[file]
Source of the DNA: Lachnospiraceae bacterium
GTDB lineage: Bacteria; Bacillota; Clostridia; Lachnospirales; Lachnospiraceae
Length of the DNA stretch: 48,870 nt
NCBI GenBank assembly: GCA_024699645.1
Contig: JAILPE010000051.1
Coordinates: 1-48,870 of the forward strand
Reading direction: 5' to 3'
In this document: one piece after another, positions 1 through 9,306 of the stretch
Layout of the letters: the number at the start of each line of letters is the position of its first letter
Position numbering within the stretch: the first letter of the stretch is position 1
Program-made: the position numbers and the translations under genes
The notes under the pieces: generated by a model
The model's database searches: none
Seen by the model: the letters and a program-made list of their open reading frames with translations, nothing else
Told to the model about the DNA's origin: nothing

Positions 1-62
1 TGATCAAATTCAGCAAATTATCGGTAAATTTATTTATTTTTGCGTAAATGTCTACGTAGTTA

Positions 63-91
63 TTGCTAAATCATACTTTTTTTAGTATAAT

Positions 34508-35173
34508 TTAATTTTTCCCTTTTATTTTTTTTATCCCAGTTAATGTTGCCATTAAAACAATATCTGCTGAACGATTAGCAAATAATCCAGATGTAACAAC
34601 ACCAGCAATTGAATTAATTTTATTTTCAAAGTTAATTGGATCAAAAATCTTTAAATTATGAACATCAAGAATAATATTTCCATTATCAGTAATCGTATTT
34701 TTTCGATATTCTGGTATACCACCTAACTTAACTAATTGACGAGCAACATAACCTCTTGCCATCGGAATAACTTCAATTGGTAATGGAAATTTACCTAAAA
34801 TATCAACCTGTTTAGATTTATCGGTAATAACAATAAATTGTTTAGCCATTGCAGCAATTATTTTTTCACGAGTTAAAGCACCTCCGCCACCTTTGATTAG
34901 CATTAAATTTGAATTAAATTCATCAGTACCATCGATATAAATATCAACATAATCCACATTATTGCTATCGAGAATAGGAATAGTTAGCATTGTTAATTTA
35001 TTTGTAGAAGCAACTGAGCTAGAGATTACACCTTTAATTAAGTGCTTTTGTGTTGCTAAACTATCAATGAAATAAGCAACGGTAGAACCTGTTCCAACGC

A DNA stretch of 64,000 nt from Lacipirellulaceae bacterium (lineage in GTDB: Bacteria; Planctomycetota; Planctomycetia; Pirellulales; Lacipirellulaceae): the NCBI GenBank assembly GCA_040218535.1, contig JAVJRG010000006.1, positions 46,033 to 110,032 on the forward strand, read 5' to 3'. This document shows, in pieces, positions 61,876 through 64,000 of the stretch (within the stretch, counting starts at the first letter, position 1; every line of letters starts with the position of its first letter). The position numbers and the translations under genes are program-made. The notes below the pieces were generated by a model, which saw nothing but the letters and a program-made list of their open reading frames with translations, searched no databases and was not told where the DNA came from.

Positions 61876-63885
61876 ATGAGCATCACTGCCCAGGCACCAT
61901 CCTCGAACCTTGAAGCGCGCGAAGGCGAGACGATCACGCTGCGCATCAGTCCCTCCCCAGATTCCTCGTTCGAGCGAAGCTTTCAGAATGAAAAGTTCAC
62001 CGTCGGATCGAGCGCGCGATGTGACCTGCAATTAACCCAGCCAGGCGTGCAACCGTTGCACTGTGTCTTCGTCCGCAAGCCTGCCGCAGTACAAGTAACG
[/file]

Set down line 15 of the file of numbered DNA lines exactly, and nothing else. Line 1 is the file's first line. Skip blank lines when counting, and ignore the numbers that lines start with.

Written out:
Told to the model about the DNA's origin: nothing